Dangote Cement said on Wednesday it planned to start exports from its Congo Republic plants to neighbouring states after its Nigerian exports fell 41% in 2019 when Nigeria’s government closed its borders. Nigeria shut its land border in August to curb the smuggling of rice to neighbouring states where it sells for more and an illegal arms trade. The closure has also hurt other Nigerian businesses, including cement exports, and stoked inflation. Joseph Makoju, Dangote’s outgoing chief executive, said the border closure led exports to drop to 0.5 million tonnes in 2019 from 0.7 million tonnes in both 2018 and 2017. He said the company had exported to West and Central Africa from Nigeria. Makoju said total production volumes last year were flat at 14.1 million tonnes. Higher discounts, marketing and haulage cost caused core profit to fall 9.1%, while margins slid 59.2%, he said. In February, Dangote Cement appointed ex-head of Lafarge Africa Michel Puchercos as its new chief executive. The company said it planned to commence a share buy-back programme this year once it obtained regulatory approval and said it was actively considering a London listing with its long-delayed London IPO still “under review”.

Nigeria’s government has licensed two gold refineries to produce the metal for export and for the central bank to hold in its reserves, the mines minister said on Wednesday. Minister of Mines and Steel Development Olamilekan Adegbite told reporters in the capital, Abuja, that licences had been issued and the central bank would be the main off-taker, holding some of the gold in its reserves. “We have licensed two refineries in Nigeria. They will refine gold and of course produce bullion that the CBN [Central Bank of Nigeria] can buy at international prices,” he said. He said one of the refineries was in Abuja, which is in the centre of the country, and the other is in the southwestern state of Ogun. The announcement is part of a pattern in Africa where until 2012 there were only a handful of gold refineries, but as many as 26 are now either operating or under construction across 14 countries to process metal produced by informal diggers, according to a Reuters survey of public reports. The country’s first gold refining license was issued in 2018 to local firm Kian Smith Trade & Co and the company has said it expects to begin operations in 2020, having failed to start last year. Earlier this month, Adegbite said Nigeria expects its mining sector to grow to 3% of GDP within the next five years from just 0.3% currently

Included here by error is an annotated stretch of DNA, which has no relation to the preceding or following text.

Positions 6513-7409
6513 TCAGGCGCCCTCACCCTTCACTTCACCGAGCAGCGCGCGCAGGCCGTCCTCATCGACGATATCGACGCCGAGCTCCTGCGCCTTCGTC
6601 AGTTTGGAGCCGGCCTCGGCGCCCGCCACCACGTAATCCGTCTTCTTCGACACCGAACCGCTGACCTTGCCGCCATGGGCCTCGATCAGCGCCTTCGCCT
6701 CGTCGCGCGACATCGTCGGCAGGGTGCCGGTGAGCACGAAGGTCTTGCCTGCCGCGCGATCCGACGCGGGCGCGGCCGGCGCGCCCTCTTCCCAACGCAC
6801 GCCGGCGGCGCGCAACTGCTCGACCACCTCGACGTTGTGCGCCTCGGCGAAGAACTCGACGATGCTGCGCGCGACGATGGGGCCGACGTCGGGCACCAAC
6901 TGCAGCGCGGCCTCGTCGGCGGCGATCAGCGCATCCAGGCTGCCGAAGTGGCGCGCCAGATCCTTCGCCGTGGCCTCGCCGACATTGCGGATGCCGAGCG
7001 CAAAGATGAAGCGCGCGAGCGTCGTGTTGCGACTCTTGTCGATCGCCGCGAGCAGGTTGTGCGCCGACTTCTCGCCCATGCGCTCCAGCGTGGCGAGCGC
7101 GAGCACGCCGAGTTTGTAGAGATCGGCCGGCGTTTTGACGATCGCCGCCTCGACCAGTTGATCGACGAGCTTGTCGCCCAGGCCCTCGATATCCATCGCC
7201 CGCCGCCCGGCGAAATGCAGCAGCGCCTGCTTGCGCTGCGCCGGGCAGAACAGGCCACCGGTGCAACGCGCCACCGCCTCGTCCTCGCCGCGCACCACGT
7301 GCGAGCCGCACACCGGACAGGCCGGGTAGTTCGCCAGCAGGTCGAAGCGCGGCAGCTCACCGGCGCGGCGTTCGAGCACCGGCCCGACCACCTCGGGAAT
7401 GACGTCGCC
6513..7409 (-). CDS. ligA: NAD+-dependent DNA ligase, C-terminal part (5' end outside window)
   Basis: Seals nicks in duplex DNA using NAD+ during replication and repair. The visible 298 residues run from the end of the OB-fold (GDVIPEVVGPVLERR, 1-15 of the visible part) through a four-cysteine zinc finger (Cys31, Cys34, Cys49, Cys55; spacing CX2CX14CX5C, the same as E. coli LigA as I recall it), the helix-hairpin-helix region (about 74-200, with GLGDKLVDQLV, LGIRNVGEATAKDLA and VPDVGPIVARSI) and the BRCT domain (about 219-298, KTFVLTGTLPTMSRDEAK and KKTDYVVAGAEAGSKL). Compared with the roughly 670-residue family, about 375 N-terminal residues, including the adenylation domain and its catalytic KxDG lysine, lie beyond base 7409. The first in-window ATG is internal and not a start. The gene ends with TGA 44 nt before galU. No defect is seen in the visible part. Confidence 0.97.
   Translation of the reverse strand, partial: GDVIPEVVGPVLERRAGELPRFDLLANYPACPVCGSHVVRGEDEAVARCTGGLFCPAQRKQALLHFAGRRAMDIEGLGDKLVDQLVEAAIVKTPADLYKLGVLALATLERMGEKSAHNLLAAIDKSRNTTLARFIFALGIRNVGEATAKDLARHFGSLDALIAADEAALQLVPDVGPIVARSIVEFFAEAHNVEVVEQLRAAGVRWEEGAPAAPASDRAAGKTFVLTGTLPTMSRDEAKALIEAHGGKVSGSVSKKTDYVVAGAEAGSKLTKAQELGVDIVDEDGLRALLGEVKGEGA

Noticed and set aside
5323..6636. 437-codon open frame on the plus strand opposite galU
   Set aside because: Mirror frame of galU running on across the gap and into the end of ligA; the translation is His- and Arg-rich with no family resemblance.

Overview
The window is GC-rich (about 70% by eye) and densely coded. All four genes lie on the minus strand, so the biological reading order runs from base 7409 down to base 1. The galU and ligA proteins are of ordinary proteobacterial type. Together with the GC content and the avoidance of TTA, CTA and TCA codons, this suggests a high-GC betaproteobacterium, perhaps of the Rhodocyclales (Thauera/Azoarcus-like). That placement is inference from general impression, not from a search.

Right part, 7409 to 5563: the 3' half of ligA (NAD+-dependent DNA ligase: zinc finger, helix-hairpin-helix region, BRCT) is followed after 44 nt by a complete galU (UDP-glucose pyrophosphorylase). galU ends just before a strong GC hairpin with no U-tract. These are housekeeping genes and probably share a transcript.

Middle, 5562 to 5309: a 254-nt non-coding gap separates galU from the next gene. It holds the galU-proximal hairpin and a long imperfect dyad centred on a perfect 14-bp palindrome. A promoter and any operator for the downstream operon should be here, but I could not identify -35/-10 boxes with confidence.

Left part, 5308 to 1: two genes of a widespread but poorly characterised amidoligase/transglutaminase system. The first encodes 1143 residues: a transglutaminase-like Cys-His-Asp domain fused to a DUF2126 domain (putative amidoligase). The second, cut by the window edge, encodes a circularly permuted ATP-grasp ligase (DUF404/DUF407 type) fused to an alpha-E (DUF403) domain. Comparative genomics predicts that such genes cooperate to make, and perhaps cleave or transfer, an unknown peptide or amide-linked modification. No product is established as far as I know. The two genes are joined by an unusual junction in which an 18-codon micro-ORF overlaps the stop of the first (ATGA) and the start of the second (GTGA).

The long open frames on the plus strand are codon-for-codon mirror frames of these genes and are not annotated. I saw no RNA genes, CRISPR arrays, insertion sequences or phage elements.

Data from the Accountant-General of the Federation have shown that the Nigerian government spent a total sum of ₦2.1 trillion to service the country’s debt obligations to local and foreign debtors between January and December 2019. The amount is ₦64.06 billion or 2.99% less than the ₦2.14 trillion approved in the 2019 Federal Government budget. About ₦1.66 trillion from the amount was spent servicing domestic debt while foreign debt obligations took the balance of ₦448.66 billion. Analysis of the figure; ₦2.11tn debt service payment, showed that about ₦290.21 billion was spent in January, while Febbillion March, April, and May had ₦187.76 billion, ₦231.36 billion, N118.56 billion and ₦84.07 billion respectively. The FG spent ₦90.3 billion in June and ₦236.91 billion in July. The amount spent on debt service obligations in August, September, October, November, and December were ₦207.03 billion, ₦276.1 billion, ₦220.54 billion, ₦110.06 billion, ₦56.75 billion respectively. For the N1.66 trillion spent on servicing domestic debt, the financial statement showed that about ₦267.87 billion was spent in January while the sum of ₦155.42 billion was incurred on debt service obligation in February, while March had N196.99 billion, April ₦84.19 billion and May ₦49.71 billion. The FG spent ₦55.93 billion to service domestic debt in June while July, August, September, October, November, and December had ₦202.54 billion, ₦172.66 billion, ₦231.67 billion, ₦176.1 billion, ₦65.62 billion and ₦12.31 billion respectively. The breakdown showed that on the foreign debt servicing; ₦448.66 billion spent by the FG was incurred thus: January ₦32.34 billion, February ₦32.34 billion, March ₦32.36 billion, April ₦34.36 billion, May N34.36 billion and June N34.36 billion. The sum of ₦34.36 billion was spent by FG on debt servicing in July while August, September, October, November, and December had ₦34.36 billion, ₦44.44 billion, ₦44.44 billion, November ₦44.44 billion and December ₦44.44 billion respectively.

The first case of coronavirus was confirmed in Nigeria on Thursday, the country’s health minister announced — marking the first confirmed case in sub-Saharan Africa. Health Minister, Osagie Ehanire, said the case is an Italian citizen who works in Nigeria and returned to Lagos on Tuesday from Milan. He said the patient is being treated at an infectious disease hospital in Yaba. On its part, the Lagos State Government said it had activated the State Emergency Operations Centre to respond to the case and implement firm control measures.